The Bubonic Plague

By Makayla S.

The Effect of the Plague on Peasants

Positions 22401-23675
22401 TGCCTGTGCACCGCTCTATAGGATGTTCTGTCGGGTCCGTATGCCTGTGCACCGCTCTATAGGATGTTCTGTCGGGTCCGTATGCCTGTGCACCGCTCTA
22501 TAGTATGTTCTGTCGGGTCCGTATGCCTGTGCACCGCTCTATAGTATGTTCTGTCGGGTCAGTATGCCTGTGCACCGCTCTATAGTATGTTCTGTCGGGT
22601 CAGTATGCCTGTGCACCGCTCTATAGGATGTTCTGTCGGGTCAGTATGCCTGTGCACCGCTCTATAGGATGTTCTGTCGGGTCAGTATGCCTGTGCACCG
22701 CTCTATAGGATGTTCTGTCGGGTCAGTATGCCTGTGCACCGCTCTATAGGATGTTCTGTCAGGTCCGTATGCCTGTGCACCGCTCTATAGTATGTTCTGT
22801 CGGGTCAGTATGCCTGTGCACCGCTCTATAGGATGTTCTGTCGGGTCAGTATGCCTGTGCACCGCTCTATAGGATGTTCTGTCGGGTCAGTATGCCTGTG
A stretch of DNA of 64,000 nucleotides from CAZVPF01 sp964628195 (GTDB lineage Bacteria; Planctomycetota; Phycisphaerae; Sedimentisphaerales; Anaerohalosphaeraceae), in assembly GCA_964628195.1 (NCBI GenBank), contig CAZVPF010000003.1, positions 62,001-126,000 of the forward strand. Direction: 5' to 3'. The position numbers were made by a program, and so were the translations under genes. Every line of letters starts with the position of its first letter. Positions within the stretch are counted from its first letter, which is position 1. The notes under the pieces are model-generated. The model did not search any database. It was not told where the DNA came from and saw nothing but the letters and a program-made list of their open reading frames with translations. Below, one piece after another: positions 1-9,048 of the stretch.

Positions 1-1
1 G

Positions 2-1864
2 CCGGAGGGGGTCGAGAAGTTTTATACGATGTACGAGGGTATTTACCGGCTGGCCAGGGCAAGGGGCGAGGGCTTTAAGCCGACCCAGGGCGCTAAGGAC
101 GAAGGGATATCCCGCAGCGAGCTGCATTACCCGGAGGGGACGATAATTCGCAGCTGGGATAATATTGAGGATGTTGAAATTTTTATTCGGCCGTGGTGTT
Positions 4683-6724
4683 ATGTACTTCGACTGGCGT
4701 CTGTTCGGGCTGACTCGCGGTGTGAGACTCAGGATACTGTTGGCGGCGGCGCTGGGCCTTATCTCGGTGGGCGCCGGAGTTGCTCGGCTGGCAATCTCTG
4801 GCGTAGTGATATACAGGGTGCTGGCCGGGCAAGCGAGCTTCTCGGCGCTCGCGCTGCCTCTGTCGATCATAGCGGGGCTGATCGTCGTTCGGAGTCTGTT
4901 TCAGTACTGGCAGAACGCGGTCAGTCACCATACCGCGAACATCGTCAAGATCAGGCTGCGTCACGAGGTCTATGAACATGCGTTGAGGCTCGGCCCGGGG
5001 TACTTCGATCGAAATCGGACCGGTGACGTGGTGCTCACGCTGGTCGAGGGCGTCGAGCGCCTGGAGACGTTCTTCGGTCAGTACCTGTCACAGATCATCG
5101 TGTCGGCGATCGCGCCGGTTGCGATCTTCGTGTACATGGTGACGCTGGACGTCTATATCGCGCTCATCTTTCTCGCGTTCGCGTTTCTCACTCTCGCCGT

The Bubonic Plague is an illness that killed many people during medieval Europe; however, it benefited the commoners by giving them more power and control then the nobles. In the beginning, when the plague just swept in, the peasants started revolting against the authorities because they opposed to the raising taxes and wanted equal rights for everyone. "Two revolts typified peasant uprisings, one in France and one in England." The France revolt started in the middle of the Hundred Year War, year 1358. The revolt had started because of the war had created high taxes, destruction of towns, and forced labor, which the commoners greatly opposed to. The England revolt was a group of one hundred peasants who lived in St. Leu. These peasants attacked the nearest manor and "massacred the lord and his family.” Similar revolts continued along the countryside. The end result included one hundred sixty castles burned. In addition to the raids, when the Bubonic plague left "Europe’s once high and mighty families found themselves the begging peasants to come and work for them." Peasants knew they had the advantage over the nobles so they demanded improvement for all commoners. Many wanted higher wages and better conditions. Some peasants wouldn't work if their requests were not fulfilled and surfs were not afraid to run away. Other peasants would try to form their own organizations outside of the guild. All the commoners really wanted was better treatment and to end the age of slaves and surfs. Even as the Bubonic Plague passed and the nobles enforced laws “to put the lower classes back in their place” feudalism was never the same.